LSG: Describe the first year of going independent. What was your mantra to get through hurdles?

We haven’t even finished our first year but "keep on keeping’ on!" This time is all about learning from mistakes. 

LSG: As a business owner, what advice would you share with someone interested in starting a company? 

If you don’t have the dream funds available,  then learn the skills that will save you the most money and that you know you can do well. Be authentic and be yourself. Try to understand that there will be plenty of challenges along the way. One needs to learn to stay calm and always think of alternative solutions because you will have an infinite amount of challenges. If you keep this in mind, then the hard work is worth it. The price of freedom is high, but it is incredible when you have control of your work.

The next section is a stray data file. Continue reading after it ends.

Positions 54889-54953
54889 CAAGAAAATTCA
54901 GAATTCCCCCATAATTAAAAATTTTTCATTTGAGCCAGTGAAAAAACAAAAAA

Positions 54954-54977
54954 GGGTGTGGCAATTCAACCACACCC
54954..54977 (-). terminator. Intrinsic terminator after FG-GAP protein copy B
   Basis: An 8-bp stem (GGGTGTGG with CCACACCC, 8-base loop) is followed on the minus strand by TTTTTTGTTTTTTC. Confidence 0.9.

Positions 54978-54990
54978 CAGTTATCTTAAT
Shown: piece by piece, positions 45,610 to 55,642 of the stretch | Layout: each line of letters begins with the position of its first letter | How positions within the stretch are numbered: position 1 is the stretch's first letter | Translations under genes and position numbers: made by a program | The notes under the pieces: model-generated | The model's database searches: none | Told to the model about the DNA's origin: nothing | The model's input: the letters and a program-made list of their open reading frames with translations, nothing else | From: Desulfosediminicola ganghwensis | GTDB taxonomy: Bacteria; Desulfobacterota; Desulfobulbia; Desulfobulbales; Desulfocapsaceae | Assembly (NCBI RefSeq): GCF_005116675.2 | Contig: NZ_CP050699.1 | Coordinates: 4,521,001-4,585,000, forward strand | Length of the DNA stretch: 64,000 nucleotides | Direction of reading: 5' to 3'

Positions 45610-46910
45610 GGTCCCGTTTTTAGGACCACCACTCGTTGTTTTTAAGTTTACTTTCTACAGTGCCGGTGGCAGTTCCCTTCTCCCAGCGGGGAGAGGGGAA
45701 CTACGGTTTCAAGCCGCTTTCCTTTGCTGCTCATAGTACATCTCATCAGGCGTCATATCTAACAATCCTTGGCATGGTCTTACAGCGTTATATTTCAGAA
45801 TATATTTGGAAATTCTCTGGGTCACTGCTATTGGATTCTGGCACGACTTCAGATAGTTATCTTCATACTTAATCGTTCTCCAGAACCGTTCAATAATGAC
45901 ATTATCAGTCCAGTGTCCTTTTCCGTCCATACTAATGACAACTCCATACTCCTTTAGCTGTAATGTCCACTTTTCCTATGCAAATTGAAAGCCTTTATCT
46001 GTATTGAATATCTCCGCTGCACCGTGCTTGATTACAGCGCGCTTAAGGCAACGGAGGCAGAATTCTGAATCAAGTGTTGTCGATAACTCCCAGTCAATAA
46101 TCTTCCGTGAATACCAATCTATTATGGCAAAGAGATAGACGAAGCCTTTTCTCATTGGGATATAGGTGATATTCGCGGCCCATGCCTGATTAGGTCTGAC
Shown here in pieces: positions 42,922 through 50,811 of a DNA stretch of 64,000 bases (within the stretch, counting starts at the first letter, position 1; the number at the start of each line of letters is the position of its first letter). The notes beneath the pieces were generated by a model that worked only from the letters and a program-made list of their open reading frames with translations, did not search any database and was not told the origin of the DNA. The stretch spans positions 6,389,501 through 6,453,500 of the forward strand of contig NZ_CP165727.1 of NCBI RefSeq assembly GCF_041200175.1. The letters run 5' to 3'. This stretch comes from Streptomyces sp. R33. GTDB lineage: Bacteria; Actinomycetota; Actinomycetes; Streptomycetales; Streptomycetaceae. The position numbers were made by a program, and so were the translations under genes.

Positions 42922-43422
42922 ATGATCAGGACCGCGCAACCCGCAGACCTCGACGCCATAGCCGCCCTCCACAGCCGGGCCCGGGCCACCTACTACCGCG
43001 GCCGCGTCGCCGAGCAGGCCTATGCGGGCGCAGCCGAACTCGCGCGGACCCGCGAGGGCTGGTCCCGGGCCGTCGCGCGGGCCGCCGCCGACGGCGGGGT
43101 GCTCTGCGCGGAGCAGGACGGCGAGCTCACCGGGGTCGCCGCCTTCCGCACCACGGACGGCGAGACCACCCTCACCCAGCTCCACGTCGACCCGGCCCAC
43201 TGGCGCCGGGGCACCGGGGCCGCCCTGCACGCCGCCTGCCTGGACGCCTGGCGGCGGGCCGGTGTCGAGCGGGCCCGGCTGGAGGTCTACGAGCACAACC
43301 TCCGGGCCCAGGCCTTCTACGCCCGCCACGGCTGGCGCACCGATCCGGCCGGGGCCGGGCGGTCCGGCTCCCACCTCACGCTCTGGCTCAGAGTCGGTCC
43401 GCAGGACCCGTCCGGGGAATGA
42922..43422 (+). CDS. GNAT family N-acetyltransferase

LSG: What are a few things you love that have nothing to do with fashion? 

A hike, one that is a bit more raw, where you feel like you are on a good adventure.  Sitting on our patio in summer, with the two dogs, ice coffee and nothing to do. Driving along the coast and going for a walk on the beach - always so nice when it's empty. A beautiful summer swim and taking a nap after. This is the ultimate. 

LSG: Tell us a little bit about your routine. Five things for a stress-free day?

1. A good walk with my dogs.
2. Ice coffee in the morning with coconut milk.
3. Long stretches in the evening.
4. A Good playlist.
5. Telling my partner a funny story.